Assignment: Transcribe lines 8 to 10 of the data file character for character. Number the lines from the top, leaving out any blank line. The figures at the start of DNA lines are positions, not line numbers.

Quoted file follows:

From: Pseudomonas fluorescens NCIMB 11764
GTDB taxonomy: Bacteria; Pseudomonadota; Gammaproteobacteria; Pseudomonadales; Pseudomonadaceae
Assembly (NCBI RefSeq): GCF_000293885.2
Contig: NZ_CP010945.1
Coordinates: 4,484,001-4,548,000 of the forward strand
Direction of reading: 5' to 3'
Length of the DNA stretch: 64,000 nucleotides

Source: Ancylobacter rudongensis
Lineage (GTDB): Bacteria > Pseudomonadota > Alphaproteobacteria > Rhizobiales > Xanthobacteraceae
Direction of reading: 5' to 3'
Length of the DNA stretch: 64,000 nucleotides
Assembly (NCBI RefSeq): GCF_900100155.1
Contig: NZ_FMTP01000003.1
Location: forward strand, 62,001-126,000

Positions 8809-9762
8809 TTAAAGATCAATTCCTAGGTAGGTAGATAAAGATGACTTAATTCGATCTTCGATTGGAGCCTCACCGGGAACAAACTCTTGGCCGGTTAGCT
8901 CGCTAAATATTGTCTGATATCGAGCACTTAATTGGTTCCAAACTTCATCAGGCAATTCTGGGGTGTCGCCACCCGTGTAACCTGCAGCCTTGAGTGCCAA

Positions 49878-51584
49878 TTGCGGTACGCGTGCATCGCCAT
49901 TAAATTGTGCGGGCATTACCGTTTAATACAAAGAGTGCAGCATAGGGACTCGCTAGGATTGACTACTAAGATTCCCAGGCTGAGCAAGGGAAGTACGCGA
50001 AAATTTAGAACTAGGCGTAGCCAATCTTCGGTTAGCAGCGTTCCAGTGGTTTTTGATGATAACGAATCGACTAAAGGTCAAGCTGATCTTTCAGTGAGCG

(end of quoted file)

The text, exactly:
Source: Ancylobacter rudongensis
Lineage (GTDB): Bacteria > Pseudomonadota > Alphaproteobacteria > Rhizobiales > Xanthobacteraceae
Direction of reading: 5' to 3'